Useful Junk, Erika Meitner’s sixth book, surges with amalgamizing energy. When a friend tells the speaker “to use a slightly more capacious/we in my poems,” the collection does not only expand its Whitmanesque collective, it also enlarges to include more versions of the self — “There are so many you’s inside of me.” This is a book that democratically yet intimately gathers all in its path, from Polish ghettos to the art of the butt selfie. As a counterpoint to the openness of these poems, there are repeated moments when the speaker — a busy parent and professor — craves privacy, during which she pulls into parking lots of big-box stores and sits in her car. The sense of relief is palpable: here is an American space where women can park and be left alone. A space so private that — as “Are Your Popular? (1947)” darkly demonstrates — they can even be dead in their car and still no one notices or bothers them.
The Jewish elements of Useful Junk, while less explicit than in Meitner’s Berru Award-winning Holy Moly Carry Me (2018), are still central to the book. We learn that the sexuality pulsing through the collection is not only “another trick of perimenopause.” The sexuality also stems from a warning from the speaker’s grandmother who, in her “clipped Czech accent,” instructed the speaker “to stay open to pleasure to provide pleasure to accept pleasure.” This may be the same grandmother we meet in “My True List of Facts” who worked as a nurse-midwife in the Sosnowiec ghetto and had to “euthanize her own daughter whom I was named for because/the SS were tossing babies from the windows of cattle cars.” In other words, this book’s imperative to seek pleasure is also a testament to — and revenge for — how much pleasure has been stolen, stifled, and murdered.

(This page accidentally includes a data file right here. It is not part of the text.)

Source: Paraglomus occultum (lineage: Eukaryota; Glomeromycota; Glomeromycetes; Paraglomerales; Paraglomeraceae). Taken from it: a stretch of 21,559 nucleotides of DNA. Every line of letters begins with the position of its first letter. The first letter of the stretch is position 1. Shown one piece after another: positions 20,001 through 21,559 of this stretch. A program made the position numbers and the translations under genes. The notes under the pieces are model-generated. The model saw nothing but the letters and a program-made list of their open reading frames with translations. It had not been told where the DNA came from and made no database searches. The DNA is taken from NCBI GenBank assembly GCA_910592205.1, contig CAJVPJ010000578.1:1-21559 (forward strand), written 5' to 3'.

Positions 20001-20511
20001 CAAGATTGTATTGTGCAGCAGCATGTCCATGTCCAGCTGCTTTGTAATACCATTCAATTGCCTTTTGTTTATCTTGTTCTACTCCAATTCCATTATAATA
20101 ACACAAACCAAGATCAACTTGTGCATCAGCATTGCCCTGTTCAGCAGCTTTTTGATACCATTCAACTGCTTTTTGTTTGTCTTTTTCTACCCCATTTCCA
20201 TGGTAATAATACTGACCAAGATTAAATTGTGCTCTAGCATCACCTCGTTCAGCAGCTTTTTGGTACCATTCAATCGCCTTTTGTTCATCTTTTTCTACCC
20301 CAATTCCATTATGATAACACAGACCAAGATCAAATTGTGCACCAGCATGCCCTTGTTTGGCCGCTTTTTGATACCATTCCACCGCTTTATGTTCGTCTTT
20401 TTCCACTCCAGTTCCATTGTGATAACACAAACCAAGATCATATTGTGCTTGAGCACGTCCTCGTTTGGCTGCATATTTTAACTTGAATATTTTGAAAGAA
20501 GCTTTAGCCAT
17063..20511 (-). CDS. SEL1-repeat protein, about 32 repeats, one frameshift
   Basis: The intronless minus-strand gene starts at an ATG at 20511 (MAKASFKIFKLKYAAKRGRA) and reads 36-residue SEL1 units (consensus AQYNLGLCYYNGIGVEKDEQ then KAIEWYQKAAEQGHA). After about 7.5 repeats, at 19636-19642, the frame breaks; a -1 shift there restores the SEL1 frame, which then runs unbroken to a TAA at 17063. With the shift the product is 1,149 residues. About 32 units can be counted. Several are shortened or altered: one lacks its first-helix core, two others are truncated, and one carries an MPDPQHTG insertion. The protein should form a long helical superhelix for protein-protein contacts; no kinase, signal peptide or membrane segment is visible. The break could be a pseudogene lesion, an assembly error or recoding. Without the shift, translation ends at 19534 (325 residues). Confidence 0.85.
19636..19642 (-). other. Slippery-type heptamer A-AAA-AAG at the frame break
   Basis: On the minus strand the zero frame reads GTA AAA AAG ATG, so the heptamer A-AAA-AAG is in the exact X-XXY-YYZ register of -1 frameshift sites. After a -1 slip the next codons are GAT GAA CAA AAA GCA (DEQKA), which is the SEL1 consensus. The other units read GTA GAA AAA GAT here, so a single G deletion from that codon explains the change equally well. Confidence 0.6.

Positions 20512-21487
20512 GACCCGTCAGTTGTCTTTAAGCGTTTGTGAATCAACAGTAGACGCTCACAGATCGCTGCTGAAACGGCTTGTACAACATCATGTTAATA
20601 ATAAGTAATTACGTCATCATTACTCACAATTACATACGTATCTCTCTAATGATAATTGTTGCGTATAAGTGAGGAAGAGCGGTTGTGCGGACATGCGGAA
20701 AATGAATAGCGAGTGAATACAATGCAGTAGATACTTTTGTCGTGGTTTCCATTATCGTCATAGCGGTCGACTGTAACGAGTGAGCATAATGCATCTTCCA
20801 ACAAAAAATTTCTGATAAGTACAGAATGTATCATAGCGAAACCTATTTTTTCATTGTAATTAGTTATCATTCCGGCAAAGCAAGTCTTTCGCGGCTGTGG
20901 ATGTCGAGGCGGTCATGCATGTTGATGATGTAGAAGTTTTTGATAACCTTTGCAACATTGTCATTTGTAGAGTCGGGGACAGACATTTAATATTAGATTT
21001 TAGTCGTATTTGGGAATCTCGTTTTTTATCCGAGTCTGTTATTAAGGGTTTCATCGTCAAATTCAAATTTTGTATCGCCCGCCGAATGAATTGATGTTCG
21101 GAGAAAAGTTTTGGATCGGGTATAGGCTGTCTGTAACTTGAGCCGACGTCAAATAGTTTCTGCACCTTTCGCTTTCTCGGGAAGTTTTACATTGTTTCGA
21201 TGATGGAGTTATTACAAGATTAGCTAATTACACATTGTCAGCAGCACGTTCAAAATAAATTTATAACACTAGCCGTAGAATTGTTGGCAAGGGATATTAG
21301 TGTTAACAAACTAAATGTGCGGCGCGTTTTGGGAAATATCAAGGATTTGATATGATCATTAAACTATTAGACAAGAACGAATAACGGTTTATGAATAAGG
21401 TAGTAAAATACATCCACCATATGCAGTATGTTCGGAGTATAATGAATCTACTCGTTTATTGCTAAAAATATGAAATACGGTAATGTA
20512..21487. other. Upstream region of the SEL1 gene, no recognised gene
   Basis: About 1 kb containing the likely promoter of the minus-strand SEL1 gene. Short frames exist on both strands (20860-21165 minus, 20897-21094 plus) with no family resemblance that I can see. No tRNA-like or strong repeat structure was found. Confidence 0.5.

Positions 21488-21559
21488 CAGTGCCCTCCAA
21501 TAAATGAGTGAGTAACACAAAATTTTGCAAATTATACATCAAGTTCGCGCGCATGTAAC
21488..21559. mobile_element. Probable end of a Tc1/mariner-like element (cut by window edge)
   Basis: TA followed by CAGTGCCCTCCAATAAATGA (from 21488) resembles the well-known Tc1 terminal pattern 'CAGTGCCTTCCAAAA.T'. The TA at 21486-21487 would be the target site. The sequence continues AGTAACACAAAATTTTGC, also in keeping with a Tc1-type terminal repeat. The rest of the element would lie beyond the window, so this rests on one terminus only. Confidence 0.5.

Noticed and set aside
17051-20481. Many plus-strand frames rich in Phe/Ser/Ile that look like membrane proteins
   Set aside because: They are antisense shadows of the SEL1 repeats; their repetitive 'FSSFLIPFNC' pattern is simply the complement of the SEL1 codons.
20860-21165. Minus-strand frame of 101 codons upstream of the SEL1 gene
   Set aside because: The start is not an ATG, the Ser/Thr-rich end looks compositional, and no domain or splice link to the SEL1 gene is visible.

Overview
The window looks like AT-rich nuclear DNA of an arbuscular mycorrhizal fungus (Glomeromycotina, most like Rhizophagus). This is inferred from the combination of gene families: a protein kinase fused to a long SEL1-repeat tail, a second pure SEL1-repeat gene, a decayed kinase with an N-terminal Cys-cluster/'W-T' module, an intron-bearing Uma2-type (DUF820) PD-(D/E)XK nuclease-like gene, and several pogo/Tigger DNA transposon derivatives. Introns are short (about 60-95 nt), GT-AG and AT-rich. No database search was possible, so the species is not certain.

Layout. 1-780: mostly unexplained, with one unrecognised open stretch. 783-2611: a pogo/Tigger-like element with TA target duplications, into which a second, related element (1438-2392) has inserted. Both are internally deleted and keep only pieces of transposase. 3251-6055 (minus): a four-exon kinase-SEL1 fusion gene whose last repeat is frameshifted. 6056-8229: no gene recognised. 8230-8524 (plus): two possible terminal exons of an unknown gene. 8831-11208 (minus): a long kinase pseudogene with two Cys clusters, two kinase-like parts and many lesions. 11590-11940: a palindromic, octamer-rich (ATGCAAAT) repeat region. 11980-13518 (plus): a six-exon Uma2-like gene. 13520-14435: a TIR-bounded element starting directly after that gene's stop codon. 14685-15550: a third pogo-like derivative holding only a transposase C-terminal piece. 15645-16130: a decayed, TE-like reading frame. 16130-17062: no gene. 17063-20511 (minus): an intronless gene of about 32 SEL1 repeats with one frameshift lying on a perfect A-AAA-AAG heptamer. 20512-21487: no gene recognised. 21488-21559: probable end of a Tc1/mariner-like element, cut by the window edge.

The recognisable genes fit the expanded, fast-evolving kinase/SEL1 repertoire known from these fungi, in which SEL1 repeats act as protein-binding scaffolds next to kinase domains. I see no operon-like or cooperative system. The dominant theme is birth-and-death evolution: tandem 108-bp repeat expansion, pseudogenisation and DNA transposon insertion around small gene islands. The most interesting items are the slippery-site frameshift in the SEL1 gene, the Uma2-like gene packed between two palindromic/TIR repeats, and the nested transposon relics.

While this collection’s speaker does not “feel at home anywhere except some subway platforms/and when I’m in motion passing through corridors or terminals,” we nevertheless get some vital depictions of rural and industrial Appalachia, an underexamined region in Jewish poetics. Importantly, this speaker does not just toss in Appalachian scenery as a metaphor for her own pain — a common trope in contemporary poetry. On the contrary, this speaker addresses the devaluation of the region: “the New River is one of the five oldest rivers/in the world but no one who doesn’t live here knows this I live here.” When this speaker drives past factories, she knows what she is driving past:
riding shotgun past the Celanese plant
at dusk mid-December this sprawling factory on the New River
the world’s largest producer of cellulose acetate tow used in
cigarette filters lit by sodium vapor the plant glows orange-
tipped the smokestacks smoking
This is a book with “views//of black cows, heads bent/some galloping across a field” and “a runaway/truck ramp on I‑85, rutted.” In a line that perhaps best captures the collection’s intersection of sexuality and place, the speaker takes nude selfies and remarks “I don’t care if neighbors who shoot and four-wheel at the same time see me.” Indeed, Meitner’s virtuosic range and command of place result in a book that insists that we see and understand each other. “Listen” she writes, “we are making//art because we want to inhabit everything/and not fear it” .
Allison Pitinii Davis is the author of Line Study of a Motel Clerk (Baobab Press, 2017), a finalist for the Berru Poetry Award and the Ohioana Book Award.